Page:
Topic

# Paraboloid

About: Paraboloid is a research topic. Over the lifetime, 1774 publications have been published within this topic receiving 14827 citations.

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01 Jan 2006

TL;DR: In this article, the authors define the notion of conformal antennas as follows: 1.1 Linear Arrays 2.2 Discrete Elements 2.3 Directional Radiators 2.4 Surface Waves 3.3.4 Finite Difference Time Domain Methods (FDTD) 3.4.5 Finite Element Method (FEM).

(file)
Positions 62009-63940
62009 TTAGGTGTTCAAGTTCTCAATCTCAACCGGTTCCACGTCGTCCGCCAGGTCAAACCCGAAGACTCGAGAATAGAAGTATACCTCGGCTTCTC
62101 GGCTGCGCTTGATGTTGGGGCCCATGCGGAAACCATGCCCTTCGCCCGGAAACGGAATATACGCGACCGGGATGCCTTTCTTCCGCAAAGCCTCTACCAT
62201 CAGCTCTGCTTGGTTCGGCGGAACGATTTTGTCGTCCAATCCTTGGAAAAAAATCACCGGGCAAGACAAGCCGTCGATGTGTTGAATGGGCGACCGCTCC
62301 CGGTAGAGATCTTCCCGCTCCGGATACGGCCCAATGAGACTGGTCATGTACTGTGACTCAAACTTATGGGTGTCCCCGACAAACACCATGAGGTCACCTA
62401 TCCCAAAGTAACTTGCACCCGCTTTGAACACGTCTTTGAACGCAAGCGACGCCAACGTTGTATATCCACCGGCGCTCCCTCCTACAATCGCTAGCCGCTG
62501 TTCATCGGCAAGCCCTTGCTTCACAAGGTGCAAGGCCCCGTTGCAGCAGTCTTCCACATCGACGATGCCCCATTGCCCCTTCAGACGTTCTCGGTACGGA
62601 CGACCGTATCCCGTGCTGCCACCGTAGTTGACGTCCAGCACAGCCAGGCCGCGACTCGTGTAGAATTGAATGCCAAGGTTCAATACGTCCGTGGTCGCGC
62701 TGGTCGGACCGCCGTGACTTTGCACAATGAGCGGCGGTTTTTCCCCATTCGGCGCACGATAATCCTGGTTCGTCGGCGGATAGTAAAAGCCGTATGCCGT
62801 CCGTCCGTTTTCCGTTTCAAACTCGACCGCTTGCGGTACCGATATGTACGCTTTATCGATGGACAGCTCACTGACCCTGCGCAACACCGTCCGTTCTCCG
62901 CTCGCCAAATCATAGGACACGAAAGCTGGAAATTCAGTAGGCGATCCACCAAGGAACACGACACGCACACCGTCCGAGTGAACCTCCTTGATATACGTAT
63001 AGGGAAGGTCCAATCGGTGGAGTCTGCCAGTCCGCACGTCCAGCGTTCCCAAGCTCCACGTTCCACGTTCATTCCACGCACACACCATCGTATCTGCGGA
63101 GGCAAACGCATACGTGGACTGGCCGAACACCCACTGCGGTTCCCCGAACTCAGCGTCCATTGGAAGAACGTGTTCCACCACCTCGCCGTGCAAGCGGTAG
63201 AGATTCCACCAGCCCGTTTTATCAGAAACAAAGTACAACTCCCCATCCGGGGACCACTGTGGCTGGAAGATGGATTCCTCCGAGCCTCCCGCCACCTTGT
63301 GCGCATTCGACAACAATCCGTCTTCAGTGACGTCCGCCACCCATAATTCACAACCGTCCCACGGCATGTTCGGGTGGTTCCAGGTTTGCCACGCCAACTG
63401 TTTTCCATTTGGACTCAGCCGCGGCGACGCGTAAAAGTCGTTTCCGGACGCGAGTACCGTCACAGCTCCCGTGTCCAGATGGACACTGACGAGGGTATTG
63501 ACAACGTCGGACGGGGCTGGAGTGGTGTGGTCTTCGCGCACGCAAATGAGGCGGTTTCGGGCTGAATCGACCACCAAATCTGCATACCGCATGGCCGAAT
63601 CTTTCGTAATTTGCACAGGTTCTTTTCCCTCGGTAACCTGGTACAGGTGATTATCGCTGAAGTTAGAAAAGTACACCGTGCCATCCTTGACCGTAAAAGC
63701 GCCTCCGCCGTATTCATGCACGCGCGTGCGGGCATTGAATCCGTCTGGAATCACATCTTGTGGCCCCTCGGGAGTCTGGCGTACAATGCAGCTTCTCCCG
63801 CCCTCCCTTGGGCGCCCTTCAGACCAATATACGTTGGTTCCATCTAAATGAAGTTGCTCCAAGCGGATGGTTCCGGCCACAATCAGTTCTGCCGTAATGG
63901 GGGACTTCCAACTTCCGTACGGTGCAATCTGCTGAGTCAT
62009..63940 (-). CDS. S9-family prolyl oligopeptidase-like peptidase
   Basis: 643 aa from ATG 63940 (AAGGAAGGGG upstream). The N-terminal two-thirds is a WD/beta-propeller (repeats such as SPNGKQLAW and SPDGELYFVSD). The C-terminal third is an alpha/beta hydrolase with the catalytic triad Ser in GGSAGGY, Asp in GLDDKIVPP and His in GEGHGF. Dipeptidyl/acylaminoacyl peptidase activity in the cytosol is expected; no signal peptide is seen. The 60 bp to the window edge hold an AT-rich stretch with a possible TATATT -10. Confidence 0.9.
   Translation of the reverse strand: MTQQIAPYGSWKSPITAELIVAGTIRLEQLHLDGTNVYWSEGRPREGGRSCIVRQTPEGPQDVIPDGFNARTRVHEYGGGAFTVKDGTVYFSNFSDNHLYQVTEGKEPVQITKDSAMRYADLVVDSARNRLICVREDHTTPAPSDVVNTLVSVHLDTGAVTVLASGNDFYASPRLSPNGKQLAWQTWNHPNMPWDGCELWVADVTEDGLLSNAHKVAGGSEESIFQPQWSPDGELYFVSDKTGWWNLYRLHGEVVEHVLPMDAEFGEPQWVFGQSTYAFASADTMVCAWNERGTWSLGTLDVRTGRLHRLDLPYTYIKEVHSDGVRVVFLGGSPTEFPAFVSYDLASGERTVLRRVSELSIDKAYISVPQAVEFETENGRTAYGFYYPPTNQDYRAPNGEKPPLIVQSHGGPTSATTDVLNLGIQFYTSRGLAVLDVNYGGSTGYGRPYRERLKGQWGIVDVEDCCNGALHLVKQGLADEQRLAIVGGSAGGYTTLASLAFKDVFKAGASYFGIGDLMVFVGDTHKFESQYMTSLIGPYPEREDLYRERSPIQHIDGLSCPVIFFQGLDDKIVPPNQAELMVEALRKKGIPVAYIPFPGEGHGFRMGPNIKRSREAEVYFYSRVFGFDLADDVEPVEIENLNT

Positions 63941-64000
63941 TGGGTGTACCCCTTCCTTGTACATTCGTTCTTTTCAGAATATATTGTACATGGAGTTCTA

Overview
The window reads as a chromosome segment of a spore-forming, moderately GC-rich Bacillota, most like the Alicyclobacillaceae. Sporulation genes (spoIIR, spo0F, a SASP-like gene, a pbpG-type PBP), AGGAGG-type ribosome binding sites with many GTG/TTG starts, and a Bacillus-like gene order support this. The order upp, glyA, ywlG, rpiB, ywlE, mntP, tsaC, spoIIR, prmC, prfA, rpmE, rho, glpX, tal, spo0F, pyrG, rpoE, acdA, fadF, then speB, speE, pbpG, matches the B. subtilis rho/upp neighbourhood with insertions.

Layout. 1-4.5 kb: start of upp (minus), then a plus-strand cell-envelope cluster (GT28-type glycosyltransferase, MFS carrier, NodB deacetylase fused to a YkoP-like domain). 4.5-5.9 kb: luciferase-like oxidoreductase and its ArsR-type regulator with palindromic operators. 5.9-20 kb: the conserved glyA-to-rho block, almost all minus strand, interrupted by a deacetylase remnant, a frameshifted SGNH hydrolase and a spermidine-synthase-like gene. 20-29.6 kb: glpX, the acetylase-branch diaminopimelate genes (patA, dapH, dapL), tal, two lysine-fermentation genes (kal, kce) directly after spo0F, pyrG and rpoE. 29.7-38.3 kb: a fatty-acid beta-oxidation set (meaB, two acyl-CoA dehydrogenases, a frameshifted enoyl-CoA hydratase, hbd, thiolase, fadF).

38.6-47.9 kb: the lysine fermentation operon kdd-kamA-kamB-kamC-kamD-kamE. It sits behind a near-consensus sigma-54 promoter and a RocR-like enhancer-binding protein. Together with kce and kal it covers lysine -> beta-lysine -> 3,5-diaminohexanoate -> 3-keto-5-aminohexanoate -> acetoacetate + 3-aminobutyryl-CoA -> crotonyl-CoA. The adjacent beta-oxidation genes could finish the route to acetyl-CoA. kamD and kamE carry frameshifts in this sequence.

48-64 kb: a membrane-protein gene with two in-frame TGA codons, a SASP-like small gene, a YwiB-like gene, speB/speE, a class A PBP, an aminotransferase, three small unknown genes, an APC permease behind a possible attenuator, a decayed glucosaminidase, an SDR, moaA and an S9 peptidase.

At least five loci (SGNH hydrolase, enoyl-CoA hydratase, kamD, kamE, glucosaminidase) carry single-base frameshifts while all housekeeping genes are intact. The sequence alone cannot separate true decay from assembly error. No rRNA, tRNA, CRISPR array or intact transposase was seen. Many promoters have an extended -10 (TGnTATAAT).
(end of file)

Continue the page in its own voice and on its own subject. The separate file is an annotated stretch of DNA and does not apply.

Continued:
Abstract: Preface. Abbreviations and Acronyms. 1 INTRODUCTION. 1.1 The Definition of a Conformal Antenna. 1.2 Why Conformal Antennas? 1.3 History. 1.4 Metal Radomes. 1.5 Sonar Arrays. References. 2 CIRCULAR ARRAY THEORY. 2.1 Introduction. 2.2 Fundamentals. 2.2.1 Linear Arrays. 2.2.2 Circular Arrays. 2.3 Phase Mode Theory. 2.3.1 Introduction. 2.3.2 Discrete Elements. 2.3.3 Directional Elements. 2.4 The Ripple Problem in Omnidirectional Patterns. 2.4.1 Isotropic Radiators. 2.4.2 Higher-Order Phase Modes. 2.4.3 Directional Radiators. 2.5 Elevation Pattern. 2.6 Focused Beam Pattern. References. 3 THE SHAPES OF CONFORMAL ANTENNAS. 3.1 Introduction. 3.2 360- Coverage. 3.2.1 360- Coverage Using Planar Surfaces. 3.2.2 360- Coverage Using a Curved Surface. 3.3 Hemispherical Coverage. 3.3.1 Introduction. 3.3.2 Hemispherical Coverage Using Planar Surfaces. 3.3.3 Half Sphere. 3.3.4 Cone. 3.3.5 Ellipsoid. 3.3.6 Paraboloid. 3.3.7 Comparing Shapes. 3.4 Multifaceted Surfaces. 3.5 References. 4 METHODS OF ANALYSIS. 4.1 Introduction. 4.2 The Problem. 4.3 Electrically Small Surfaces. 4.3.1 Introduction. 4.3.2 Modal Solutions. 4.3.2.1 Introduction. 4.3.2.2 The Circular Cylinder. 4.3.2.3 A Unit Cell Approach. 4.3.3 Integral Equations and the Method of Moments. 4.3.4 Finite Difference Time Domain Methods (FDTD). 4.3.4.1 Introduction. 4.3.4.2 Conformal or Contour-Patch (CP) FDTD. 4.3.4.3 FDTD in Global Curvilinear Coordinates. 4.3.4.4 FDTD in Cylindrical Coordinates. 4.3.5 Finite Element Method (FEM). 4.3.5.1 Introduction. 4.3.5.2 Hybrid FE-BI Method. 4.4 Electrically Large Surfaces. 4.4.1 Introduction. 4.4.2 High-Frequency Methods for PEC Surfaces. 4.4.3 High-Frequency Methods for Dielectric Coated Surfaces. 4.5 Two Examples. 4.5.1 Introduction. 4.5.2 The Aperture Antenna. 4.5.3 The Microstrip-Patch Antenna. 4.6 A Comparison of Analysis Methods. Appendix 4A-Interpretation of the ray theory. 4A.1 Watson Transformation. 4A.2 Fock Substitution. 4A.3 SDP Integration. 4A.4 Surface Waves. 4A.5 Generalization. References. 5 GEODESICS ON CURVED SURFACES. 5.1 Introduction. 5.1.1 Definition of a Surface and Related Parameters. 5.1.2 The Geodesic Equation. 5.1.3 Solving the Geodesic Equation and the Existence of Geodesics. 5.2 Singly Curved Surfaces. 5.3 Doubly Curved Surfaces. 5.3.1 Introduction. 5.3.2 The Cone. 5.3.3 Rotationally Symmetric Doubly Curved Surfaces. 5.3.4 Properties of Geodesics on Doubly Curved Surfaces. 5.3.5 Geodesic Splitting. 5.4 Arbitrarily Shaped Surfaces. 5.4.1 Hybrid surfaces. 5.4.2 Analytically Described Surfaces. References. 6 ANTENNAS ON SINGLY CURVED SURFACES. 6.1 Introduction. 6.2 Aperture Antennas on Circular Cylinders. 6.2.1 Introduction. 6.2.2 Theory. 6.2.3 Mutual Coupling. 6.2.3.1 Isolated Mutual Coupling. 6.2.3.2 Cross Polarization Coupling. 6.2.3.3 Array mutual coupling. 6.2.4 Radiation Characteristics. 6.2.4.1 Isolated-Element Patterns. 6.2.4.2 Embedded-Element Patterns. 6.3 Aperture Antennas on General Convex Cylinders. 6.3.1 Introduction. 6.3.2 Mutual Coupling. 6.3.2.1 The Elliptic Cylinder. 6.3.2.2 The Parabolic Cylinder. 6.3.2.3 The Hyperbolic Cylinder. 6.3.3 Radiation Characteristics. 6.3.3.1 The Elliptic Cylinder. 6.3.3.2 End Effects. 6.4 Aperture Antennas on Faceted Cylinders. 6.4.1 Introduction. 6.4.2 Mutual Coupling. 6.4.3 Radiation Characteristics. 6.5 Aperture Antennas on Dielectric Coated Circular Cylinders. 6.5.1 Introduction. 6.5.2 Mutual Coupling. 6.5.2.1 Isolated Mutual Coupling. 6.5.2.2 Array Mutual Coupling. 6.5.3 Radiation Characteristics. 6.5.3.1 Isolated-Element Patterns. 6.5.3.2 Embedded-Element Patterns. 6.6 Microstrip-Patch Antennas on Coated Circular Cylinders. 6.6.1 Introduction. 6.6.2 Theory. 6.6.3 Mutual Coupling. 6.6.3.1 Single-Element Characteristics. 6.6.3.2 Isolated and Array Mutual Coupling. 6.6.4 Radiation Characteristics. 6.6.4.1 Isolated-Element Patterns. 6.6.4.2 Embedded-Element Patterns. 6.7 The Cone. 6.7.1 Introduction. 6.7.2 Mutual Coupling. 6.7.2.1 Aperture Antennas. 6.7.2.2 Microstrip-Patch Antennas. 6.7.3 Radiation Characteristics. 6.7.3.1 Aperture Antennas 248 6.7.3.2 Microstrip-Patch Antennas. References. 7 ANTENNAS ON DOUBLY CURVED SURFACES. 7.1 Introduction. 7.2 Aperture Antennas. 7.2.1 Introduction. 7.2.2 Mutual Coupling. 7.2.2.1 Isolated Mutual Coupling. 7.2.2.2 Array Mutual Coupling. 7.2.3 Radiation Characteristics. 7.3 Microstrip-Patch Antennas. 7.3.1 Introduction. 7.3.2 Mutual Coupling. 7.3.2.1 Single-Element Characteristics. 7.3.2.2 Isolated Mutual Coupling. 7.3.3 Radiation Characteristics. References. 8 CONFORMAL ARRAY CHARACTERISTICS. 8.1 Introduction. 8.2 Mechanical Considerations. 8.2.1 Array Shapes. 8.2.2 Element Distribution on a Curved Surface. 8.2.3 Multifacet Solutions. 8.2.4 Tile Architecture. 8.2.5 Static and Dynamic Stress. 8.2.6 Other Electromagnetic Considerations. 8.3 Radiation Patterns. 8.3.1 Introduction. 8.3.2 Grating Lobes. 8.3.3 Scan-Invariant Pattern. 8.3.4 Phase-Scanned Pattern. 8.3.5 A Simple Aperture Model for Microstrip Arrays. 8.4 Array Impedance. 8.4.1 Introduction. 8.4.2 Phase-Mode Impedance. 8.5 Polarization. 8.5.1 Polarization Definitions. 8.5.2 Cylindrical Arrays. 8.5.2.1 Dipole Elements. 8.5.2.2 Aperture elements. 8.5.3 Polarization in Doubly Curved Arrays. 8.5.3.1 A Paraboloidal Array. 8.5.4 Polarization Control. 8.6 Characteristics of Selected Conformal Arrays. 8.6.1 Nearly Planar Arrays. 8.6.2 Circular Arrays. 8.6.3 Cylindrical Arrays. 8.6.4 Conical Arrays. 8.6.5 Spherical Arrays. 8.6.6 Paraboloidal Arrays. 8.6.7 Ellipsoidal Arrays. 8.6.8 Other Shapes. References. 9 BEAM FORMING. 9.1 Introduction. 9.2 A Note on Orthogonal Beams. 9.3 Analog Feed Systems. 9.3.1 Vector Transfer Matrix Systems. 9.3.2 Switch Matrix Systems. 9.3.3 Butler Matrix Feed Systems. 9.3.4 RF Lens Feed Systems. 9.3.4.1 The R-2R Lens Feed. 9.3.4.2 The R-kR Lens Feed. 9.3.4.3 Mode-Controlled Lenses. 9.3.4.4 The Luneburg Lens. 9.3.4.5 The Geodesic Lens. 9.3.4.6 The Dome Antenna. 9.4 Digital Beam Forming. 9.5 Adaptive Beam Forming. 9.5.1 Introduction. 9.5.2 The Sample Matrix Inversion Method. 9.5.3 An Adaptive Beam Forming Simulation Using a Circular Array. 9.6 Remarks on Feed Systems. References. 10 CONFORMAL ARRAY PATTERN SYNTHESIS. 10.1 Introduction. 10.2 Shape Optimization. 10.3 Fourier Methods for Circular Ring Arrays. 10.4 Dolph-Chebysjev Pattern Synthesis. 10.4.1 Isotropic Elements. 10.4.2 Directive Elements. 10.5 An Aperture Projection Method. 10.6 The Method of Alternating Projections. 10.7 Adaptive Array Methods. 10.8 Least-Mean-Squares Methods (LMS). 10.9 Polarimetric Pattern Synthesis. 10.10 Other Optimization Methods. 10.11 A Synthesis Example Including Mutual Coupling. 10.12 A Comparison of Synthesis Methods. References. 11 SCATTERING FROM CONFORMAL ARRAYS. 11.1 Introduction. 11.2 Definitions. 11.3 Radar Cross Section Analysis. 11.3.1 General. 11.3.2 Analysis Method for an Array on a Conducting Cylinder. 11.3.3 Analysis Method for an Array on a Conducting Cylinder with a Dielectric Coating. 11.4 Cylindrical Array. 11.4.1 Analysis and Experiment-Rectangular Grid. 11.4.2 Higher-Order Waveguide Modes. 11.4.3 Triangular Grid. 11.4.4 Conclusions from the PEC Conformal Array Analysis. 11.5 Cylindrical Array with Dielectric Coating. 11.5.1 Single Element with Dielectric Coating. 11.5.2 Array with Dielectric Coating. 11.6 Radiation and Scattering Trade-off. 11.6.1 Introduction. 11.6.2 Single-Element Results. 11.6.3 Array Results. 11.7 Discussion. References. Subject Index. About the Authors.